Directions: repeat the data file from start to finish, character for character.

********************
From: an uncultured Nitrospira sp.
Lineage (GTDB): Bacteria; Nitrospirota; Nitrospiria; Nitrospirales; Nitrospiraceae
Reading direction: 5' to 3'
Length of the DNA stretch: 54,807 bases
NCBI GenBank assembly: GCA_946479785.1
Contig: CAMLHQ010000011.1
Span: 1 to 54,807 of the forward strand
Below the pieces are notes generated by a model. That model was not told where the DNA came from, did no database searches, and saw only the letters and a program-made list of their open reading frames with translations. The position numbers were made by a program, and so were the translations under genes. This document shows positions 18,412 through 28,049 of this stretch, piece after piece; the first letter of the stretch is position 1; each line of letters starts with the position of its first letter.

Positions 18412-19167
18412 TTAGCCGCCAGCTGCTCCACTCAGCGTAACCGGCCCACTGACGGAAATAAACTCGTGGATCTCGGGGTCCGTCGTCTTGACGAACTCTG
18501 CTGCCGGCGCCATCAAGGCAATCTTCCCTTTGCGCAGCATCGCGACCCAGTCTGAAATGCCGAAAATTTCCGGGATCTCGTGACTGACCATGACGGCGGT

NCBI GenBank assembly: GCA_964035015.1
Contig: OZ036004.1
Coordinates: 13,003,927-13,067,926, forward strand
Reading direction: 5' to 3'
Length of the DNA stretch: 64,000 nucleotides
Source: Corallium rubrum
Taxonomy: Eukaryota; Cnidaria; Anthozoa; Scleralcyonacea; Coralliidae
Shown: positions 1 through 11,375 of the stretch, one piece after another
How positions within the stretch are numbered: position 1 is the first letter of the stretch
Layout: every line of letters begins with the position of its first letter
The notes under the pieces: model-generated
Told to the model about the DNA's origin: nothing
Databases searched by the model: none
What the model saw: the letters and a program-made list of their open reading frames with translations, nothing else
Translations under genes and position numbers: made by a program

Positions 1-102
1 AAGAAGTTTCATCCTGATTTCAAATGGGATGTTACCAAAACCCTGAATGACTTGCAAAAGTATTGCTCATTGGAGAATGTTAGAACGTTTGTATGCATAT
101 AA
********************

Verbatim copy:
From: an uncultured Nitrospira sp.
Lineage (GTDB): Bacteria; Nitrospirota; Nitrospiria; Nitrospirales; Nitrospiraceae
Reading direction: 5' to 3'
Length of the DNA stretch: 54,807 bases
NCBI GenBank assembly: GCA_946479785.1
Contig: CAMLHQ010000011.1
Span: 1 to 54,807 of the forward strand
Below the pieces are notes generated by a model. That model was not told where the DNA came from, did no database searches, and saw only the letters and a program-made list of their open reading frames with translations. The position numbers were made by a program, and so were the translations under genes. This document shows positions 18,412 through 28,049 of this stretch, piece after piece; the first letter of the stretch is position 1; each line of letters starts with the position of its first letter.

Positions 18412-19167
18412 TTAGCCGCCAGCTGCTCCACTCAGCGTAACCGGCCCACTGACGGAAATAAACTCGTGGATCTCGGGGTCCGTCGTCTTGACGAACTCTG
18501 CTGCCGGCGCCATCAAGGCAATCTTCCCTTTGCGCAGCATCGCGACCCAGTCTGAAATGCCGAAAATTTCCGGGATCTCGTGACTGACCATGACGGCGGT

NCBI GenBank assembly: GCA_964035015.1
Contig: OZ036004.1
Coordinates: 13,003,927-13,067,926, forward strand
Reading direction: 5' to 3'
Length of the DNA stretch: 64,000 nucleotides
Source: Corallium rubrum
Taxonomy: Eukaryota; Cnidaria; Anthozoa; Scleralcyonacea; Coralliidae
Shown: positions 1 through 11,375 of the stretch, one piece after another
How positions within the stretch are numbered: position 1 is the first letter of the stretch
Layout: every line of letters begins with the position of its first letter
The notes under the pieces: model-generated
Told to the model about the DNA's origin: nothing
Databases searched by the model: none
What the model saw: the letters and a program-made list of their open reading frames with translations, nothing else
Translations under genes and position numbers: made by a program

Positions 1-102
1 AAGAAGTTTCATCCTGATTTCAAATGGGATGTTACCAAAACCCTGAATGACTTGCAAAAGTATTGCTCATTGGAGAATGTTAGAACGTTTGTATGCATAT
101 AA